Sven Giegold

Taxpayers’ money for Nord/LB: EU Commission must not apply double standards

At the end of last week, the EU Commission approved the billion-euro rescue of Norddeutsche Landesbank (Nord/LB). EU Commissioner for Competition Margrethe Vestager said on Thursday that the bail-out was being carried out under normal market conditions and was therefore not in breach of EU state aid rules. Nord/LB had entered into difficult waters as a result of bad ship loans and is now to receive a capital increase and guarantees totalling €3.6 billion. The Land of Lower Saxony, the main owner, will contribute around €2.3 billion and Saxony-Anhalt €198 million. The savings bank group is to raise about 1.1 billion euros. After the EU Commission’s green light, the state parliaments in Hanover and Magdeburg still have to agree. In February 2019, the owners rejected the only private offer of the two US private equity funds Cerberus and Centerbridge who had shown interest in taking over the ailing Nord/LB. On the initiative of the Greens/EFA Group, the banking union working group of the Economic and Monetary Affairs Committee (ECON) in the European Parliament will now deal with Nord/LB and other cases of state aid of the recent past. The meeting could take place already next week in Strasbourg.

MEP Sven Giegold, financial and economic policy spokesperson of the Greens/EFA group commented:

“The promise made in the aftermath of the financial crisis to never again use taxpayers’ money to rescue a bank will once again be broken. The decision of the European Competition Authority raises questions. There are many question marks behind the new Nord/LB business plan. As early as 2012, Nord/LB received state aid on the basis of a highly ambitious restructuring plan, which was intended to make the bank profitable again. However, the EU Commission’s optimistic business forecast failed to materialise at the time. It is now to be feared that the Commission is painting once again a rosy picture. The German banking market is still very competitive, margins are low and digitisation does not improve business prospects either. It is therefore questionable whether Nord/LB will ever be back in the black. It is also part of the truth that it is completely unknown who will benefit from a rescue by taxpayers’ money.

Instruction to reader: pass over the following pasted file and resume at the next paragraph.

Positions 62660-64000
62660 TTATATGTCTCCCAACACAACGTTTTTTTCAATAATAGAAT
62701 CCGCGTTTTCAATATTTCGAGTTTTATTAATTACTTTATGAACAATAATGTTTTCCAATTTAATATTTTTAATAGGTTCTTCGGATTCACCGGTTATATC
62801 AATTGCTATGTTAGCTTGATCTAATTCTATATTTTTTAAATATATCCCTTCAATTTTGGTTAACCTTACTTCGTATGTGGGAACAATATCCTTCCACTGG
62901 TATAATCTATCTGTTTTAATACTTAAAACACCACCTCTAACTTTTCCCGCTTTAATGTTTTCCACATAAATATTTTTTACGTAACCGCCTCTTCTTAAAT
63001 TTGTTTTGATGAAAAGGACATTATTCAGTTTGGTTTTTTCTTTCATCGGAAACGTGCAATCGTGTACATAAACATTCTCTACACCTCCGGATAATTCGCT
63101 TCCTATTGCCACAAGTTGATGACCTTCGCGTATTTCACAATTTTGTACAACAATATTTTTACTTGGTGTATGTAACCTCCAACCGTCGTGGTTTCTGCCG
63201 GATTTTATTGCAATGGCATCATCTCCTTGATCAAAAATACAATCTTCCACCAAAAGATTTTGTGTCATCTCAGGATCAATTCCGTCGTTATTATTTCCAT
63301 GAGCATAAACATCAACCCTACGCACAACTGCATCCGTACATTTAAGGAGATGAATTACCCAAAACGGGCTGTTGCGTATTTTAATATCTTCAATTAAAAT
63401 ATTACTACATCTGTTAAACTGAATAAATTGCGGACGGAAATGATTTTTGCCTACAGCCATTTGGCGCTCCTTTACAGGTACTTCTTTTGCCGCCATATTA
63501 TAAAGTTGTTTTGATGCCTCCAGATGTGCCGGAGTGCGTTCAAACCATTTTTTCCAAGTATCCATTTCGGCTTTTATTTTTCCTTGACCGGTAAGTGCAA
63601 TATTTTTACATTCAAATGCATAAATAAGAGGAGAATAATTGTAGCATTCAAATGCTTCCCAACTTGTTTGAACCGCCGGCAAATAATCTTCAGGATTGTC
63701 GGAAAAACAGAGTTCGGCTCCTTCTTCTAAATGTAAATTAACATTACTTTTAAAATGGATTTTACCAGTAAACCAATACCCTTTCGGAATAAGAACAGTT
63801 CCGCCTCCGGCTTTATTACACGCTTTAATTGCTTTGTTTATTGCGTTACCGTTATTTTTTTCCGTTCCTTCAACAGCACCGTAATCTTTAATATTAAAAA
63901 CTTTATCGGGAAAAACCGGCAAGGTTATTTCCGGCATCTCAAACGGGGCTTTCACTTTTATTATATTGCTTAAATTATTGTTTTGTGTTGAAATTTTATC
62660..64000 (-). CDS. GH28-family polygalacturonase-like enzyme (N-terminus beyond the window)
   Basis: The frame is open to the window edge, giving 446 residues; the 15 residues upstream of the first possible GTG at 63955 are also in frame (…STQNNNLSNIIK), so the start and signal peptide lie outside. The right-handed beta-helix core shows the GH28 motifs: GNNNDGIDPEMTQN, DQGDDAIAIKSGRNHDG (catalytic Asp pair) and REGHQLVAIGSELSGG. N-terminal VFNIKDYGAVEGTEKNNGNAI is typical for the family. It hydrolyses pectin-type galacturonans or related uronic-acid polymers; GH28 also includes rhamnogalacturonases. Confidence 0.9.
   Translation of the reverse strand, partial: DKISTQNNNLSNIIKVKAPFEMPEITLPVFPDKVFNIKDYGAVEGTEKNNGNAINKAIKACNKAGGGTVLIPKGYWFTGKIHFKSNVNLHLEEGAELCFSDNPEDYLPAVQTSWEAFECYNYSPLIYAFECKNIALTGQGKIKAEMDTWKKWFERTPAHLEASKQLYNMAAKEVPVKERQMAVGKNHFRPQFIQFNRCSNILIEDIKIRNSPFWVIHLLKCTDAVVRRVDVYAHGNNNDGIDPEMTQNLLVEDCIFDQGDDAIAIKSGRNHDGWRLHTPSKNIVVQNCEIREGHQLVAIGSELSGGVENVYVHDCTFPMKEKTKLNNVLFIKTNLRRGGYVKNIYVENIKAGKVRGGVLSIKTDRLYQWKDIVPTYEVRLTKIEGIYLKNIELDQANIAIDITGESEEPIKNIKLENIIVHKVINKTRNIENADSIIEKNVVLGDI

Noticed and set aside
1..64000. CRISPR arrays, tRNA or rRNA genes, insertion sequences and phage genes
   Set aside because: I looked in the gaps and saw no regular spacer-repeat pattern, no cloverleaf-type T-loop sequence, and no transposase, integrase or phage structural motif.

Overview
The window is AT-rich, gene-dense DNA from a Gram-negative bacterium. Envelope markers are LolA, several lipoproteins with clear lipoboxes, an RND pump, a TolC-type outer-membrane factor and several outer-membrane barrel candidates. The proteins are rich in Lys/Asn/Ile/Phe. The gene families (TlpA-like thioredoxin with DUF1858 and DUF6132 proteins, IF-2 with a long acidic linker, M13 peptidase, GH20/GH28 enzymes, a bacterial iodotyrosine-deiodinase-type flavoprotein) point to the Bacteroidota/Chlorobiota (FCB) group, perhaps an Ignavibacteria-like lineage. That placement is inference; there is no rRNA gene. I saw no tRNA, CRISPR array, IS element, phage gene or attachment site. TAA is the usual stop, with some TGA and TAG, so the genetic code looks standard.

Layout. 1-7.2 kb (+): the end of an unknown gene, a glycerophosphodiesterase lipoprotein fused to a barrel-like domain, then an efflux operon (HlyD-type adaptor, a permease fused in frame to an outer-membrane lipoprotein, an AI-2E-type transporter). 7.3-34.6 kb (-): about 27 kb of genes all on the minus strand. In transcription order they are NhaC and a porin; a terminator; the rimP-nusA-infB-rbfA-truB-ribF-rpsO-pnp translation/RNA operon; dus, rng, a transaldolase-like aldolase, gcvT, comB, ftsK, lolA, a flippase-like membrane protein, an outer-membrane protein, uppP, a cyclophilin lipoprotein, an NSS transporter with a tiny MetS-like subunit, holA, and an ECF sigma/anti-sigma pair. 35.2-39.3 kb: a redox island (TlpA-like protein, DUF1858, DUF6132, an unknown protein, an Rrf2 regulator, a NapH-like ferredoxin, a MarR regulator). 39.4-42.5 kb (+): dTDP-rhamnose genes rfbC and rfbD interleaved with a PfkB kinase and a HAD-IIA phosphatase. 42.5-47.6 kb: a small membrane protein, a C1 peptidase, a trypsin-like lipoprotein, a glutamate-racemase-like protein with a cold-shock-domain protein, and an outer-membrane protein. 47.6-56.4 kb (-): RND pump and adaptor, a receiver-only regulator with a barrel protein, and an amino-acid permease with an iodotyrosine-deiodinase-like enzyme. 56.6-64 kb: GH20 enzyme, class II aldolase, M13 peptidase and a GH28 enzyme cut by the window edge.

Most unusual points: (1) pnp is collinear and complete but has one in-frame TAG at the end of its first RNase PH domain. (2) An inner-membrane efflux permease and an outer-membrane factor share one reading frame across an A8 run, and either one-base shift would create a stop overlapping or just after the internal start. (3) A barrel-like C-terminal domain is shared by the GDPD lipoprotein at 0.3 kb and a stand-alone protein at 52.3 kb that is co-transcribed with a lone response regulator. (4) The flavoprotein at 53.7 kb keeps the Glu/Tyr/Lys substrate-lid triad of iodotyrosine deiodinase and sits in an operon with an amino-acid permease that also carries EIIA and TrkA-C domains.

The months of negotiations behind closed doors between the EU Commission, the German Federal Ministry of Finance and the owners of Nord/LB did not build confidence in the final State Aid decision. In the past, the German government had repeatedly spoken out against new state aid for banks, for example in Italy. It is understandable that Germany and the European Competition Authority are now accused of double standards in Italy. In order to preserve the credibility of the banking union, the European rules on state aid must apply unrestrictedly throughout Europe. Margrethe Vestager has yet to provide a detailed explanation whether a private investor would have made a comparable offer under these circumstances. I am therefore pleased that Social Democrats, Liberals, the Left and right-wing conservatives support our proposal to invite Competition Commissioner Vestager and representatives of the ECB and the Directorate-General for Financial Services to a debate. We must ensure that the EU Commission does not apply double standards”.

Answer given by the Ministry of Finance of Lower Saxony to the question put by Stefan Wenzel (Bündnis 90/Die Grünen) on NORD/LB’s subordinated capital and equity:

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